Patients receiving ocaliva monotherapy had greater reductions in AP levels at week 12 and week 24 as compared to patients who received ocaliva in addition to UDCA. Mild to moderate pruritus which occurred in all three arms, was the most common adverse event. The incidence and severity of pruritus increased with ocaliva treatment in a dose-dependent manner. A two-year open-label extension of AESOP is ongoing.

It is my supposition that the convincingly promising results will be confirmed in a larger population setting in the planned pivotal registration trial. A positive clinical efficacy for ocaliva in PSC matters for a number of reasons. In the absence of novel pharmacotherapeutics, liver transplantation is the only intervention known to extend survival of patients with PSC. Liver transplantation is costly and invasive, and recurrent PSC affects approximately 25% of liver transplantation recipients. Moreover, liver transplantation is rarely available on demand due to organ shortage. Therefore, in the absence of liver transplantation, the prognosis is death.

Investment Outlook And Risks

My perception is that ocaliva should be considered a contender for the anti-PSC drug market. I concur that the clinical adverse events could be problematic for some patients. Intercept as always has taken clinical precautionary measures to limit anti-pruritogenic effects associated with ocaliva therapy.

It is my assessment that the ongoing PSC extension study will provide more clinical evidence on the medical benefits of ocaliva in halting or reversing the progression of biliary fibrosis, a histopathological feature that could lead to cirrhosis and cholangiocarcinoma. I surmise by saying that ocaliva will be one of the anti-PSC drug candidates in clinical demand for PSC therapeutic relief, an addressable market that could grow due to its association with IBD. Current price is a good entry point.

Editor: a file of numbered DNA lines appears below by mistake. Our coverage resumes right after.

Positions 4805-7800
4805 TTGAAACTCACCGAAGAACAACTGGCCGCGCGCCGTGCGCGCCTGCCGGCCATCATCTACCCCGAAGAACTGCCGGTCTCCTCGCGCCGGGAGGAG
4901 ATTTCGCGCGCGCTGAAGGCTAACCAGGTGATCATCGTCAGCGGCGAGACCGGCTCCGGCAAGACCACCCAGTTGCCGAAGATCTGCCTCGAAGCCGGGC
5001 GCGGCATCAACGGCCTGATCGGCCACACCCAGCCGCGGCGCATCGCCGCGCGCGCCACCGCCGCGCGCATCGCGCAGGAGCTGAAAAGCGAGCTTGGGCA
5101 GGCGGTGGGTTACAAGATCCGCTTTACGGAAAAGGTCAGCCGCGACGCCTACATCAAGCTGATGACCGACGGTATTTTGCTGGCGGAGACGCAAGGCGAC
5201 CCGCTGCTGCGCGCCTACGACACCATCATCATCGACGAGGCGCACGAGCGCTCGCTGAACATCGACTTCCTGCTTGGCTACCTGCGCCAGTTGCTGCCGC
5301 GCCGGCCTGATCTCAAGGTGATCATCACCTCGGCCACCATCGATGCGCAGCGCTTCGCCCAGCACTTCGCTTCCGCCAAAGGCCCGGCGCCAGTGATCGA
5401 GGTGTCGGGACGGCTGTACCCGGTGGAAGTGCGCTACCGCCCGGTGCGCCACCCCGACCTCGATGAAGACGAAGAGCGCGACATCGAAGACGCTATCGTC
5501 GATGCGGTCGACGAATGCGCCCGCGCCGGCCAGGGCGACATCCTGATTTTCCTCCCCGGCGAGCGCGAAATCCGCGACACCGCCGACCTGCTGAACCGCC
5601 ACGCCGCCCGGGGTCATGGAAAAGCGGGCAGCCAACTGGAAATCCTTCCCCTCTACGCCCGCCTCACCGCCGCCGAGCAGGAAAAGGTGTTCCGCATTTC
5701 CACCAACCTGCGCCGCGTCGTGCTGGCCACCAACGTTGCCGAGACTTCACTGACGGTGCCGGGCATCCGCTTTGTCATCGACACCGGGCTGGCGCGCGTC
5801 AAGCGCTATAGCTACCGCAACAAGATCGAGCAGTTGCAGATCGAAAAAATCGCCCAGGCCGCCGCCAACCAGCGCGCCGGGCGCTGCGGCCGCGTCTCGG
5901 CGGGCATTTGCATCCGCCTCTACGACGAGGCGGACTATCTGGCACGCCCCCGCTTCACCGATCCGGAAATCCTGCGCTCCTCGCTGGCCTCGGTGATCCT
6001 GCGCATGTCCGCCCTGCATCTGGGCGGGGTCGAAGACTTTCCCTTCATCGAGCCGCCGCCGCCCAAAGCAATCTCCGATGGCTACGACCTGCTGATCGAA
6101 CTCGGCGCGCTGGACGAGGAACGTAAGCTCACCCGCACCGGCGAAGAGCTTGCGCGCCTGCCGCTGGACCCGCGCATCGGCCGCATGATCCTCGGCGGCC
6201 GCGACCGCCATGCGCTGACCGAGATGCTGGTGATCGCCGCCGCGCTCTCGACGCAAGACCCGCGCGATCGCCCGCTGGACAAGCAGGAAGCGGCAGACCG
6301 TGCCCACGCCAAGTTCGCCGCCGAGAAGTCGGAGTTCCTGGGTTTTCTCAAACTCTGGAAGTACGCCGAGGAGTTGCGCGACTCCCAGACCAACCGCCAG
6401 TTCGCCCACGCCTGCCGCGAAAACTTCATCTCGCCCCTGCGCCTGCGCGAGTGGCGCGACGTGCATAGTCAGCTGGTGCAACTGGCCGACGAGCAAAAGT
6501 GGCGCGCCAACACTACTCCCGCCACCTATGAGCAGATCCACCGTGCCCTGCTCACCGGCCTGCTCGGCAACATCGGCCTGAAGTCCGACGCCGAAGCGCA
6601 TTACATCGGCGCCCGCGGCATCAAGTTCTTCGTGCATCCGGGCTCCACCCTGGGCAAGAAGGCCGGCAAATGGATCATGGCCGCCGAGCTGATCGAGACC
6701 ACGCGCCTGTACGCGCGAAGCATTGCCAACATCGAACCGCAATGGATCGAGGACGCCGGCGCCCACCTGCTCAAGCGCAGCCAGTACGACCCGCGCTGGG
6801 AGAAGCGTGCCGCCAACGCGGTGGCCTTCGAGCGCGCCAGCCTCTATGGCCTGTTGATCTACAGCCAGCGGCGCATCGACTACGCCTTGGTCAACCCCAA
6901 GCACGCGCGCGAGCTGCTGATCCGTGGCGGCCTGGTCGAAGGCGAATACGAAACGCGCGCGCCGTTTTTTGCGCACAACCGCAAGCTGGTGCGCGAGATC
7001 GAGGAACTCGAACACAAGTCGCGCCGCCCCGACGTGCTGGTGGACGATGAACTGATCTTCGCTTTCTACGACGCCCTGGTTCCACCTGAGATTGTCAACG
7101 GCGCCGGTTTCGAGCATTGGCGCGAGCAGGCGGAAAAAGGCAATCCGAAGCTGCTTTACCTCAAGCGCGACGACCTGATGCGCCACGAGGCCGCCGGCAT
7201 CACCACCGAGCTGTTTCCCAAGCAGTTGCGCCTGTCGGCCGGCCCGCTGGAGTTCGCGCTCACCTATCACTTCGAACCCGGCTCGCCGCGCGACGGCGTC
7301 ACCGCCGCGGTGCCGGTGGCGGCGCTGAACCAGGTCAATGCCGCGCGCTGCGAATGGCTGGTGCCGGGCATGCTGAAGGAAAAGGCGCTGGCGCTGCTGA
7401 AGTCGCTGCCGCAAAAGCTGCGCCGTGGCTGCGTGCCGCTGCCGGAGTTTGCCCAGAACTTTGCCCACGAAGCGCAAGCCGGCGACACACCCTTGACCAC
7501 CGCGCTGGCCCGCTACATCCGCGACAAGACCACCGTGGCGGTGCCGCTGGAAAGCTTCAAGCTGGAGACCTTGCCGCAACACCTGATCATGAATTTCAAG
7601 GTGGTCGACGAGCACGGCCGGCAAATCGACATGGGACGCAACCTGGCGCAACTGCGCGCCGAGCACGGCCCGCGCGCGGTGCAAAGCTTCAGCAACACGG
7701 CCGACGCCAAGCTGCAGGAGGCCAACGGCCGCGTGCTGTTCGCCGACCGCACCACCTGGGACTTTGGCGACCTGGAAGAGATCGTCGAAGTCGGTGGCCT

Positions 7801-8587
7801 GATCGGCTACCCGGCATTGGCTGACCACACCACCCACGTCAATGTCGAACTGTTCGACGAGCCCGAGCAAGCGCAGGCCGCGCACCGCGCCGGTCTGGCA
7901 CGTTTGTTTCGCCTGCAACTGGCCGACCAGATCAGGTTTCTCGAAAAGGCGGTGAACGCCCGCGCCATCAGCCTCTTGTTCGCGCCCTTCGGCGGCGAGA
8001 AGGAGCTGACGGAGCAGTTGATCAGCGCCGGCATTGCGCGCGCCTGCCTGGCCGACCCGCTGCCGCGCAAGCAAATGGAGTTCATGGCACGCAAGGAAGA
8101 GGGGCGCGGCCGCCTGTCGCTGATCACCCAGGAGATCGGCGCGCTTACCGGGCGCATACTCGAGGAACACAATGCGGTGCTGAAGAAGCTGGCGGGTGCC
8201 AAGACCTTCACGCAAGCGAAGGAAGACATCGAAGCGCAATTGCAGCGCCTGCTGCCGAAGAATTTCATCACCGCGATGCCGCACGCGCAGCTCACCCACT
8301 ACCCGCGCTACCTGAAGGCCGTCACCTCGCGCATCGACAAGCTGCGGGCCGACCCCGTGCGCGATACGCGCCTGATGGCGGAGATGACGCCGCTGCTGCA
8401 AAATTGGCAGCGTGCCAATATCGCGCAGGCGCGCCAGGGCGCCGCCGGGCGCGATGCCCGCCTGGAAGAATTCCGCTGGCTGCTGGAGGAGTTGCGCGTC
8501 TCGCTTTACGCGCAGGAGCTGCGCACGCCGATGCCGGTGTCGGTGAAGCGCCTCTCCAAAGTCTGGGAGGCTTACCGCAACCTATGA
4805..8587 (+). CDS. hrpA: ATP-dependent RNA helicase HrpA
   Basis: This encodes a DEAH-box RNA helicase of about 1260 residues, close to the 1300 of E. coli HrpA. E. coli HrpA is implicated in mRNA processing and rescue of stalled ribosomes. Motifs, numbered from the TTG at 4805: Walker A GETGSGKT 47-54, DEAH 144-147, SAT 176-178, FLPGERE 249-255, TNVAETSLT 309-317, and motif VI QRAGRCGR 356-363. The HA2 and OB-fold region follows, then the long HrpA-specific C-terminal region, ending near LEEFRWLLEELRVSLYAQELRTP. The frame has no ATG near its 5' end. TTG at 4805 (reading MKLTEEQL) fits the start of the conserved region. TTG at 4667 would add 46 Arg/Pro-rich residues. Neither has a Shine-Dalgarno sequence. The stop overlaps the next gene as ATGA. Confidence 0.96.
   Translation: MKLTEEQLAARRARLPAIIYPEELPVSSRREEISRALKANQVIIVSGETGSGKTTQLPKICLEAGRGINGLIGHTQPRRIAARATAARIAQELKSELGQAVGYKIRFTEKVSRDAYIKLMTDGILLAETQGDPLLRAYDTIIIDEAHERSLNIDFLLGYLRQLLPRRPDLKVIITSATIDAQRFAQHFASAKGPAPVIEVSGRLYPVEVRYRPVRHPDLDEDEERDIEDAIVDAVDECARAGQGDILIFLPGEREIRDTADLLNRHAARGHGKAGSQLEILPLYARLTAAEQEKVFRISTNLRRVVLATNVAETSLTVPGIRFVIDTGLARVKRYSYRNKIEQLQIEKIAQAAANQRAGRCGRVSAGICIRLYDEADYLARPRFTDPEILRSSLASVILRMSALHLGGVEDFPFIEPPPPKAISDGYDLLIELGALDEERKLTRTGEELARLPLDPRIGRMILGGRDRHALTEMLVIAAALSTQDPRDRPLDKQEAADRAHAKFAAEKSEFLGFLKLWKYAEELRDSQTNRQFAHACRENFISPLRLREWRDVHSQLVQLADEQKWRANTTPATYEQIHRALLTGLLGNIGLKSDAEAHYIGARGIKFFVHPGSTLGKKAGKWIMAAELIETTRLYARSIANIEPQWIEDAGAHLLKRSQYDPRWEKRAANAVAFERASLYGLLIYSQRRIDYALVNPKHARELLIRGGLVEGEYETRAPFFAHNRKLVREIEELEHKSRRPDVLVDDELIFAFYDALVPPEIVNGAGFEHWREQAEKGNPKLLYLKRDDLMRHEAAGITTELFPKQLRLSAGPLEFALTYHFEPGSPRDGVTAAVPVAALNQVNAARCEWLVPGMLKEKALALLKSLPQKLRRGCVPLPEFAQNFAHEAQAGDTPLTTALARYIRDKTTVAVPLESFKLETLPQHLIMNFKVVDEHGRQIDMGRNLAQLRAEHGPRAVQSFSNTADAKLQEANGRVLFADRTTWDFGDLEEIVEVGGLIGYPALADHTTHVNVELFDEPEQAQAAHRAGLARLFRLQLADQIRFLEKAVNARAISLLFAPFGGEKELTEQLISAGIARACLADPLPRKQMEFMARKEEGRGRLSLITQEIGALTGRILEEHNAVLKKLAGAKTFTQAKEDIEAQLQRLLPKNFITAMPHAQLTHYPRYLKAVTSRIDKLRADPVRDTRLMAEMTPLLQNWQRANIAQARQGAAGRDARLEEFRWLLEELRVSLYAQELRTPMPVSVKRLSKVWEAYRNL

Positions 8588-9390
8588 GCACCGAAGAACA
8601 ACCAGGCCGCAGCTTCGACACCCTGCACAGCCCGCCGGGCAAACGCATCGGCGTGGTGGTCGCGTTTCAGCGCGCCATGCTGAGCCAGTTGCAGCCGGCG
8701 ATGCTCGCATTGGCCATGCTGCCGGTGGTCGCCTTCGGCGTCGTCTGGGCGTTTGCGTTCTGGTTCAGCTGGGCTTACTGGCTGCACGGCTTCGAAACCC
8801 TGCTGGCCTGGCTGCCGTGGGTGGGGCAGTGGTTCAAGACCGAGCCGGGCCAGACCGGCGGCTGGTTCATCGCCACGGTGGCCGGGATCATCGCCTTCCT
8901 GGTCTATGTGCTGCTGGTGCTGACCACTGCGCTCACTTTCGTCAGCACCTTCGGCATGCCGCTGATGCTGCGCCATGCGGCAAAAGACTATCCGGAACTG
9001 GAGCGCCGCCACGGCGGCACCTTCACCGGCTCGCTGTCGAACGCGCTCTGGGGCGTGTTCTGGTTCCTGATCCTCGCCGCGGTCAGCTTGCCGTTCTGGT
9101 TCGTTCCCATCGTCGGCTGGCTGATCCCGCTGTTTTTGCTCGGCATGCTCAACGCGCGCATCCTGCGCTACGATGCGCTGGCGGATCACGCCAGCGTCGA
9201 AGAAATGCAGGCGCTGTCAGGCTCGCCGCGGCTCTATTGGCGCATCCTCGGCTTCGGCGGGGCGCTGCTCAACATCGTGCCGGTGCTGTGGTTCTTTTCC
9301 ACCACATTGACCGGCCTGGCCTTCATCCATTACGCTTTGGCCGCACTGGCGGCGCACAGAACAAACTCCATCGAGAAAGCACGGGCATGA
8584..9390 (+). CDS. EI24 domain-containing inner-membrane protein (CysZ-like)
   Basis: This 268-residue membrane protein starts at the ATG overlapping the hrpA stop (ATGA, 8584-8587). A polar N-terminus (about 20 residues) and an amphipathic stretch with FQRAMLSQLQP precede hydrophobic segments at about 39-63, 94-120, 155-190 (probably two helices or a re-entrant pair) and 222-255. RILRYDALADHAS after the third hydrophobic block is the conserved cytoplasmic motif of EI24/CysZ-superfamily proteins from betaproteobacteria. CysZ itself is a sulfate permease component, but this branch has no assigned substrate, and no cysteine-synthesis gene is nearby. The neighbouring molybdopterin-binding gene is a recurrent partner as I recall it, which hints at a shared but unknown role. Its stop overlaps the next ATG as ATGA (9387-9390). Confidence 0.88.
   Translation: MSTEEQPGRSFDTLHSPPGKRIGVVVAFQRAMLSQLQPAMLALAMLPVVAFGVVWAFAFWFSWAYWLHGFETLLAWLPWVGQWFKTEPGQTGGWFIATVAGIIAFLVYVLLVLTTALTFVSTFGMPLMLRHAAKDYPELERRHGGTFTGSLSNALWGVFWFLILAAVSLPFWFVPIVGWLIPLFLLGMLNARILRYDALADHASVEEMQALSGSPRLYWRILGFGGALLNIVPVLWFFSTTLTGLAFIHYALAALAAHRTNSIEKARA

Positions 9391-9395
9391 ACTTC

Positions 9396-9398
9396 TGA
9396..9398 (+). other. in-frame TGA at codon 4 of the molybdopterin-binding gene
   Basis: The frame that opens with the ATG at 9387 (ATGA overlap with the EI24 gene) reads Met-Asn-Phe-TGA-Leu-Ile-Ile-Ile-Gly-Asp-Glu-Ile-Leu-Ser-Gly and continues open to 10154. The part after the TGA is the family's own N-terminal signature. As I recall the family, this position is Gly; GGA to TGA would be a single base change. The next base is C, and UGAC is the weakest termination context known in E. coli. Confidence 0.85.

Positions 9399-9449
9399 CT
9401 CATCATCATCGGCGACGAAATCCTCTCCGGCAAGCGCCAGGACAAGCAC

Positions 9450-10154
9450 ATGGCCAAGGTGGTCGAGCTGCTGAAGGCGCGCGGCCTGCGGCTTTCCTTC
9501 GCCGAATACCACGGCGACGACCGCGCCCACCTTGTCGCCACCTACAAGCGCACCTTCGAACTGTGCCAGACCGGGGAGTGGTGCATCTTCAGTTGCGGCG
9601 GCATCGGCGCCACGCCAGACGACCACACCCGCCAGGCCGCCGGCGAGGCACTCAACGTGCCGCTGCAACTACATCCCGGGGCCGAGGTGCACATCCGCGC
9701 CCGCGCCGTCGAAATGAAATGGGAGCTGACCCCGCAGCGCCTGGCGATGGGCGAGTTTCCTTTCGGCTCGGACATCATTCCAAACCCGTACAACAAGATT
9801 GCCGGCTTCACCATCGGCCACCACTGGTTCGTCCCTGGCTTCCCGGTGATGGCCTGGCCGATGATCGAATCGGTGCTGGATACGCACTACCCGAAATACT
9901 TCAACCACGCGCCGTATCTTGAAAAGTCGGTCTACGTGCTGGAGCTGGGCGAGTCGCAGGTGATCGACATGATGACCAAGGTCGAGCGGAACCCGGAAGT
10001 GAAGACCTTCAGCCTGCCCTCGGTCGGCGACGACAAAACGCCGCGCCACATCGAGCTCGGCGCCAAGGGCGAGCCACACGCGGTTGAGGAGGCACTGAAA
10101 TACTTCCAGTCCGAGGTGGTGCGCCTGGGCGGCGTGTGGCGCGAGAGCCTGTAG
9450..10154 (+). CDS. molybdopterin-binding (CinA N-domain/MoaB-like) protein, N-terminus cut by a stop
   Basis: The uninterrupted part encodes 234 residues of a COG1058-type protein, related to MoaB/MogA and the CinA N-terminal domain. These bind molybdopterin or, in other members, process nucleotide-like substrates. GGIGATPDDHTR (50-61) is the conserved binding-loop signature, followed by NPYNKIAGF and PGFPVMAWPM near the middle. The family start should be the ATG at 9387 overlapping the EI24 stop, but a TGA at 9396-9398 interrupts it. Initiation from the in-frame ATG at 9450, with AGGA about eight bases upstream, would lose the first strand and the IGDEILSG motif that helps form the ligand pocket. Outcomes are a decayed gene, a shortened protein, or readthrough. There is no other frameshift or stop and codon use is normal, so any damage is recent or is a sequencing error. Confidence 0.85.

All clinical trials are associated with significant risks including serious life-ending adverse events, negative clinical outcomes. If Intercept does not achieve its clinical goal of ultimately gaining regulatory approval for ocaliva in PSC its long-term valuation will not be hugely impacted. Intercept would definitely be strongly impacted by any potential clinical setback in the NASH trial. This is because the addressable market for NASH is huge and ocaliva is considered one of the front-runners in anti-NASH therapeutics. Its long-term valuation will be determined by the results of the Phase 3 NASH trial with forthcoming catalyst in H1/2019. Furthermore, Ocaliva is currently its only lead drug candidate.

Financials And Risks